Before the game, Steelers head coach Mike Tomlin had a one-on-one chat with Bob Labriola about pride. Pride in his team. Pride in the players. Pride in his coaching staff. Unfortunately, we all know pride comes before the fall. Looking back at some of Tomlin’s statements to Labriola, I believe it is time for Tomlin to re-evaluate whether or not at least some of that pride is misplaced.
Labriola asked Tomlin if there is room for pride in professional football when players and coaches are being paid to do a job. Tomlin said, “Anytime you’re in a competitive business like this, emotions and personal feelings are part of it. You have to give all of yourself in order to be successful, so in that vein, yes, pride and respect and things of that nature are a part of performance and are an element of the game.”
I agree and disagree. Respect is one thing. Being proud of accomplishments is another. Putting personal feelings and emotions of individuals above the team as a whole seems to be the wrong thing to be proud of right now. Because of this, too much ‘look at me’ or ‘cater the game to me’ has gone on. Professionals should be able to be consistent in their play regardless of pay or how much tweeking the coaching staff does to keep them happy. Antonio Brown should lead as a receiver regardless of who is at quarterback, and certainly swallow his pride if everyone else is expected to change to make him successful. The defense should not need pats on their backs to be able to make a tackle.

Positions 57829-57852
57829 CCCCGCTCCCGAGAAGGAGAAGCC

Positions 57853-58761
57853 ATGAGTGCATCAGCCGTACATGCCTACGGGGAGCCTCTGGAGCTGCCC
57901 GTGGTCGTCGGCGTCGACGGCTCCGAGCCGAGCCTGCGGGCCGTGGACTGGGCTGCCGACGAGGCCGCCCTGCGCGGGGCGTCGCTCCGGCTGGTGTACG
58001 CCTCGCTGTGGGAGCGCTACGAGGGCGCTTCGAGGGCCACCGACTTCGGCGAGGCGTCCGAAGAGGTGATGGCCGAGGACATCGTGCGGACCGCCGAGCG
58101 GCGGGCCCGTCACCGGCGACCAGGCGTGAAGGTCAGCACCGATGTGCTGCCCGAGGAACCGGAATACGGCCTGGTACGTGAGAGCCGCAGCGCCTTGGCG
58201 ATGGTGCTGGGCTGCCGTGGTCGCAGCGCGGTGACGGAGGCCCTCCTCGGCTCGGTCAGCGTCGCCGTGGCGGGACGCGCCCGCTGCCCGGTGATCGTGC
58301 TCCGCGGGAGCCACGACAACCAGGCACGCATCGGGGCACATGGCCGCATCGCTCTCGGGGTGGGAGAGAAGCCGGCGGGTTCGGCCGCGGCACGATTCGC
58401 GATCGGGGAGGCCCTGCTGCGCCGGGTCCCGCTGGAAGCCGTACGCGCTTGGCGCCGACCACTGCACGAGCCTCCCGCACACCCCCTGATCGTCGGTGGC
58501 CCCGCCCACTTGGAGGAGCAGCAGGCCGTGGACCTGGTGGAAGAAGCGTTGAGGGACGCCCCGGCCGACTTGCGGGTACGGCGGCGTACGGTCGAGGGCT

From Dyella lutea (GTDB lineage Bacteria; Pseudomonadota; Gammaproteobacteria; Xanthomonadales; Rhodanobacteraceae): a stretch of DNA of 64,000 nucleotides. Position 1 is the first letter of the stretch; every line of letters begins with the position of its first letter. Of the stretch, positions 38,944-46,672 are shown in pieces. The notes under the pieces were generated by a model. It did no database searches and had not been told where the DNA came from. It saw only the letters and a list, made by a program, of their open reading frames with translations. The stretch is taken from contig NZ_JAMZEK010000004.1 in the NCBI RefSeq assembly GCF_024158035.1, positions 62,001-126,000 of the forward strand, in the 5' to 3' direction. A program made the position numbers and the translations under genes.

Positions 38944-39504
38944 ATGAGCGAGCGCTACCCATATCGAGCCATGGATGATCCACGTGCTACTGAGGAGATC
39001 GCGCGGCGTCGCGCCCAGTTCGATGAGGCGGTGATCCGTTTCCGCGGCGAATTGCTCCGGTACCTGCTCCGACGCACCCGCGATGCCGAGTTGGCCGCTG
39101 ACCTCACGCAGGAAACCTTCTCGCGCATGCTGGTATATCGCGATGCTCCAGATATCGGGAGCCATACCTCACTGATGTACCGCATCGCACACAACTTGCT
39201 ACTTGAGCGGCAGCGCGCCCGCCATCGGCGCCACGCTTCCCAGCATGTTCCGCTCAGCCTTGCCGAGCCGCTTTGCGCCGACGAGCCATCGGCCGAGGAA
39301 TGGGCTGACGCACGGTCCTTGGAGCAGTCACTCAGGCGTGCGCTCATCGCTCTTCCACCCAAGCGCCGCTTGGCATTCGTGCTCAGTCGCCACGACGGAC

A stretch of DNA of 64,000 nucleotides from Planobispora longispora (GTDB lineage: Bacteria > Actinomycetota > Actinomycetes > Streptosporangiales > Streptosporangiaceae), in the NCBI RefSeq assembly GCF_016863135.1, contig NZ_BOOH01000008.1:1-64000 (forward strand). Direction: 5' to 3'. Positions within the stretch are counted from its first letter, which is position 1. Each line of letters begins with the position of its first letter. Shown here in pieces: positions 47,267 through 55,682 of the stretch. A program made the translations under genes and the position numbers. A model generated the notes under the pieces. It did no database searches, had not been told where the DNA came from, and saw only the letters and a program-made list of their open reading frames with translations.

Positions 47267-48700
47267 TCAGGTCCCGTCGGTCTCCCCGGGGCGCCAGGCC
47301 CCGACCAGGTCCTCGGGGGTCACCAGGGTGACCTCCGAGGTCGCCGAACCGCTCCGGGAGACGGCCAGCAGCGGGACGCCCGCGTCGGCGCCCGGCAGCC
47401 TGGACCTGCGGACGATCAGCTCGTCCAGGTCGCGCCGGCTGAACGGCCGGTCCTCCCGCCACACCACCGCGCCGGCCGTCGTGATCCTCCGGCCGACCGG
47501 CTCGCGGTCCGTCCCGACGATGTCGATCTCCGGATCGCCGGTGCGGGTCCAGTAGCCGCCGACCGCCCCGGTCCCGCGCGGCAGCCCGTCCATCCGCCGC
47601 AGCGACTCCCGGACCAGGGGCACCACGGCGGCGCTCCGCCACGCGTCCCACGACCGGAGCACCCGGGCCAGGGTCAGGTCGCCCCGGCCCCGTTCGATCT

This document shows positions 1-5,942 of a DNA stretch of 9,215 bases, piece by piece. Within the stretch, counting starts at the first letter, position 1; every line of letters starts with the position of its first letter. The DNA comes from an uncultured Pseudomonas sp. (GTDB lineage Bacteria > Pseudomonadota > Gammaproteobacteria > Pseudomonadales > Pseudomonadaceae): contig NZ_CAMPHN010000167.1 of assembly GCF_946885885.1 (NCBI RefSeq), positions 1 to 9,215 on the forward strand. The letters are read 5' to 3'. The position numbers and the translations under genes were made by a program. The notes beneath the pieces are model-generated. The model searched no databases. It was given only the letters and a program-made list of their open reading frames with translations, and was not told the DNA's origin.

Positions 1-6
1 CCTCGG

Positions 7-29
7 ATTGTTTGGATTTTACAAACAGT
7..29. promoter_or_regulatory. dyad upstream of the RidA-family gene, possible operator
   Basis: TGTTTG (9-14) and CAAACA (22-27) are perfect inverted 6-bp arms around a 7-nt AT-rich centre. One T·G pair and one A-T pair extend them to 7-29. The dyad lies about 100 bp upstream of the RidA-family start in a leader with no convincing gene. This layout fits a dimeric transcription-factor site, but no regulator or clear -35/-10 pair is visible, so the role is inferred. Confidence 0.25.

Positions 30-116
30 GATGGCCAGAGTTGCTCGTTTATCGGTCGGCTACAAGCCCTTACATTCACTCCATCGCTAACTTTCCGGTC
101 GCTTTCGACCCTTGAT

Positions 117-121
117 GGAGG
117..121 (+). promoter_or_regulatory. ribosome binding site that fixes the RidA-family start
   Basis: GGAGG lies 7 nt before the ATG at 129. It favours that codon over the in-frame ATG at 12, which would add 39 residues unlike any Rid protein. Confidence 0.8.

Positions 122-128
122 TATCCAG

Labriola also asked Tomlin what type of things make him proud. Tomlin answered, “It’s not about what happens that makes coaches proud, it’s about how individuals or a team respond to things that happen during the course of a football game…”
If that is how Tomlin determines what makes him proud as a coach, this should be a week where he throws his clipboard in a meeting. The Steelers haven’t shown an ability to respond consistently every week this season. The ebb and flow is more like tsunami versus calm waters.
Maybe I sound a tad disappointed. Even disgruntled. But, to me, pride is about being confident that you have done enough, prepared enough and performed your task with excellence. James Harrison got upset over his kid getting a participation trophy. He wanted his kids to have pride in themselves for accomplishments and success, not be coddled for simply participating. It’s time Tomlin takes a note from that page and stop hurrahs over simply being in the game or talking on the sidelines. If he wants to instill a sense of pride the Steelers were once known for, he has to push for success. That means less than 100 percent is not enough. Not if you want to get anywhere close to respect in this league.